Note: Our accounts contain the personal recollections and opinions of the individual interviewed. The views expressed should not be considered official statements of the U.S. government or the Association for Diplomatic Studies and Training. ADST conducts oral history interviews with retired U.S. diplomats, and uses their accounts to form narratives around specific events or concepts, in order to further the study of American diplomatic history and provide the historical perspective of those directly involved.
Words are the tools of diplomacy. When done well, high-flung rhetoric can help define an era. With a foreign policy doyen like Henry Kissinger, the stakes were even higher, as he viewed speeches as not just a means to enunciate existing policy, but an opportunity to create new policy.
Mark Palmer discusses in an interview with ADST in 1994 what it was like toiling in the crucible that was Kissinger's State Department.
Read the entire account on ADST.org. This account was edited by C. Bradley.
PALMER: I said to [Assistant to Kissinger at the NSC; later Under Secretary of State for Political Affairs Larry] Eagleburger that I wanted a chance to be Kissinger's speechwriter. Larry said no, that Henry had already hired some journalist who he knew to be his speechwriter as Secretary. I said, nonetheless, I wanted to meet him and make my case.
Larry said fine. So I was brought in on a Sunday. Kissinger ignored me when I came in, I remember. Anyway, finally Larry insisted on his paying attention to my being in the room. And he laughed and he said with great condescension, "This is really a ridiculous idea, the person who was [Secretary of State] Bill Rogers' speechwriter being my speechwriter. We are totally different and obviously his speechwriter cannot write for me." He treated this as just a joke.
I'm a Vermonter and I'm not shy and so I said, "I've read all of your books. I've virtually memorized them. I am certain that I can write in your style. And I am a Foreign Service officer and we have a right to be considered for any position and you've got to give me an opportunity to write one speech for you. If I fall on my ass, I'll go away quietly. But you've got to give me a chance to write one speech for you." And I knew what his first speech was going to be.
He turned to Larry and he said, "Who is this asshole?"
And Larry said, "You should give him a chance." So Kissinger sort of dismissively said, "Okay, you can write something." And I had the feeling that he wasn't even going to read it.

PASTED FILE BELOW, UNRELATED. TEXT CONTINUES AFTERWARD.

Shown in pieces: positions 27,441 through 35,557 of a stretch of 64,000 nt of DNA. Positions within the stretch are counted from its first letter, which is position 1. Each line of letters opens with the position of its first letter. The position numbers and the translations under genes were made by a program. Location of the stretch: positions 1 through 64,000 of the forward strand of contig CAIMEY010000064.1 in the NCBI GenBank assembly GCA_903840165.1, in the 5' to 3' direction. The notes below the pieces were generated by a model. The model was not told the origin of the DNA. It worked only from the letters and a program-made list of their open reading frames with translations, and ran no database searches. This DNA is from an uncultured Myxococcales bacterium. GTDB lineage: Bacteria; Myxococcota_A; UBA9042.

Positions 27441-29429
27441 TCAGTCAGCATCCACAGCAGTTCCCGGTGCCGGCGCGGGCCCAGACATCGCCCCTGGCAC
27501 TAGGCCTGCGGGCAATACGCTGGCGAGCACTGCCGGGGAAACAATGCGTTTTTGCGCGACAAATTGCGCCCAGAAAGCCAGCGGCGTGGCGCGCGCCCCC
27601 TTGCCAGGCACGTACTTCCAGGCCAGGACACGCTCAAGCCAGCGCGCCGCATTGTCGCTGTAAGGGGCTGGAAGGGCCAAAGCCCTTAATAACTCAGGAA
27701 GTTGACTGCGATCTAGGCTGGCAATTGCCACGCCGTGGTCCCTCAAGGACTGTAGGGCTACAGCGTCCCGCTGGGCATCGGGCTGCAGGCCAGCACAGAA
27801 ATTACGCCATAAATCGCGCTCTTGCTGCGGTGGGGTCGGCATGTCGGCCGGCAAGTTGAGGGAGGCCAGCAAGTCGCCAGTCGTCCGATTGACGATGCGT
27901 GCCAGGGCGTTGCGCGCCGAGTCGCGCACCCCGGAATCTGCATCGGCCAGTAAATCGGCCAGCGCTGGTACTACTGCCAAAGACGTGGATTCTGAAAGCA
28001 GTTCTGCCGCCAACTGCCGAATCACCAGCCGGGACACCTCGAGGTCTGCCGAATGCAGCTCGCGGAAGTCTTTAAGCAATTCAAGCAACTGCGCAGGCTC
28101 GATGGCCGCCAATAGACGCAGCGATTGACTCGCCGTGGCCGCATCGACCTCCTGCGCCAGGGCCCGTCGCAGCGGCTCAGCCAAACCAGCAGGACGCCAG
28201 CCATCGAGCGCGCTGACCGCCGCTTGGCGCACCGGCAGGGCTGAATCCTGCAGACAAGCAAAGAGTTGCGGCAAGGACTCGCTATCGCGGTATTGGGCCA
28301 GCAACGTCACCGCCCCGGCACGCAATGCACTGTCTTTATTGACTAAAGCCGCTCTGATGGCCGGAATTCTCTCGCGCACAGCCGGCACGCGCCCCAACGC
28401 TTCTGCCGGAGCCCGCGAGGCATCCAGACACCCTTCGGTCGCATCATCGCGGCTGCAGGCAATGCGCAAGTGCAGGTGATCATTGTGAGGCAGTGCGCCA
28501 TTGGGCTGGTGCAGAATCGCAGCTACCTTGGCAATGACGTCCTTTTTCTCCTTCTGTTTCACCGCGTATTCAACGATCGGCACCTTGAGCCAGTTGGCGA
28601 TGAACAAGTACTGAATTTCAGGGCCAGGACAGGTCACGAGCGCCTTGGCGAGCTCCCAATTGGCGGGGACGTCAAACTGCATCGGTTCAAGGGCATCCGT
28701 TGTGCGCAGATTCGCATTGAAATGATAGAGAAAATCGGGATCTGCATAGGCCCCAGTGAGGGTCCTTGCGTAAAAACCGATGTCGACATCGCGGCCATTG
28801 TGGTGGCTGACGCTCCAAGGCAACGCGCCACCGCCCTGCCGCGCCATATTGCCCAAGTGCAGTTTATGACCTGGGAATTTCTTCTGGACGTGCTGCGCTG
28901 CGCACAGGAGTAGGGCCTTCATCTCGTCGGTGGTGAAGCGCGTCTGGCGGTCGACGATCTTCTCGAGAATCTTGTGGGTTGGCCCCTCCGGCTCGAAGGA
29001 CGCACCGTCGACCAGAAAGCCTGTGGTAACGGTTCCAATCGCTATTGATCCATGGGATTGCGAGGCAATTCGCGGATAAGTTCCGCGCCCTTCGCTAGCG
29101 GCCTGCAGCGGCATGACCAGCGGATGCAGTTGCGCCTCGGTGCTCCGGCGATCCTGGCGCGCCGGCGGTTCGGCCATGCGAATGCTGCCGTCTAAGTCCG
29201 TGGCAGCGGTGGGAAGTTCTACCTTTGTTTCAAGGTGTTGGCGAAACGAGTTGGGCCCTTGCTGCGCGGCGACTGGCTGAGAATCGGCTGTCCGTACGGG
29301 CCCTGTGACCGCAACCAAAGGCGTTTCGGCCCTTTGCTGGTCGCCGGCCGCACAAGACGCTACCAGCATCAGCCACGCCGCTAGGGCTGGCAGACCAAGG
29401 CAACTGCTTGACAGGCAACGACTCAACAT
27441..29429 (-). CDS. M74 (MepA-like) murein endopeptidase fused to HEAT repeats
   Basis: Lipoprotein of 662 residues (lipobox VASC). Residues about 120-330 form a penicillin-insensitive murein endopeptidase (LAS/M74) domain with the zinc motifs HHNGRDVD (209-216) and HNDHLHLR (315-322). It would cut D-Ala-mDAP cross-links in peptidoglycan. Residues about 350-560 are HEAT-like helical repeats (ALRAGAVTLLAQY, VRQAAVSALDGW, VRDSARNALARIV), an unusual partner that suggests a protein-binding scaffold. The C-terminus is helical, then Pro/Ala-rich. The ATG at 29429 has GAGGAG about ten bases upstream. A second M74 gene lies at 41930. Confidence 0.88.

I went home. About two hours later, still on that Sunday, I got this call which said, "Just a moment for Dr. Kissinger." And I thought it was a friend who knew that I was over there and that it was a joke.
So somebody comes on with this German accent and starts to talk to me about the first speech and I was just about to say, "Oh, go bug off!" because I was so tense. And actually it was him.
So we talked about his first speech and I did a draft. He called me in very quickly thereafter and we started working....Then I went on for three years and I kept trying to hire help, because I not only wrote his speeches, I wrote Nixon's and Ford's, and a lot of other people's, and ended up being the speechwriter on foreign affairs. Every time Henry figured out that I'd hired somebody to help me, he would fire them. So I had three very intense years doing his speeches and other peoples'.
Kissinger wanted to control everybody's statements on foreign affairs, so he insisted that I write all the initial stuff for everybody....
Henry thought that speeches were a way of creating policy, not just enunciating existing policy, but of creating new policy, of making history.
That first time I met him, among his arguments for why I couldn't do this job, he said, "You Foreign Service officers think everything that matters is in Africa and the U.N. and I want to tell you that's not my view of things. What I believe matters is China and the Soviet Union, nuclear balance, and Japan and Western Europe, NATO, and that's it."
I remember saying to myself, "You're wrong and you're going to learn that you're wrong as Secretary; that stuff happens and that the stuff that happens is elsewhere. And you're going to end up working on a lot of stuff that you've never thought about before."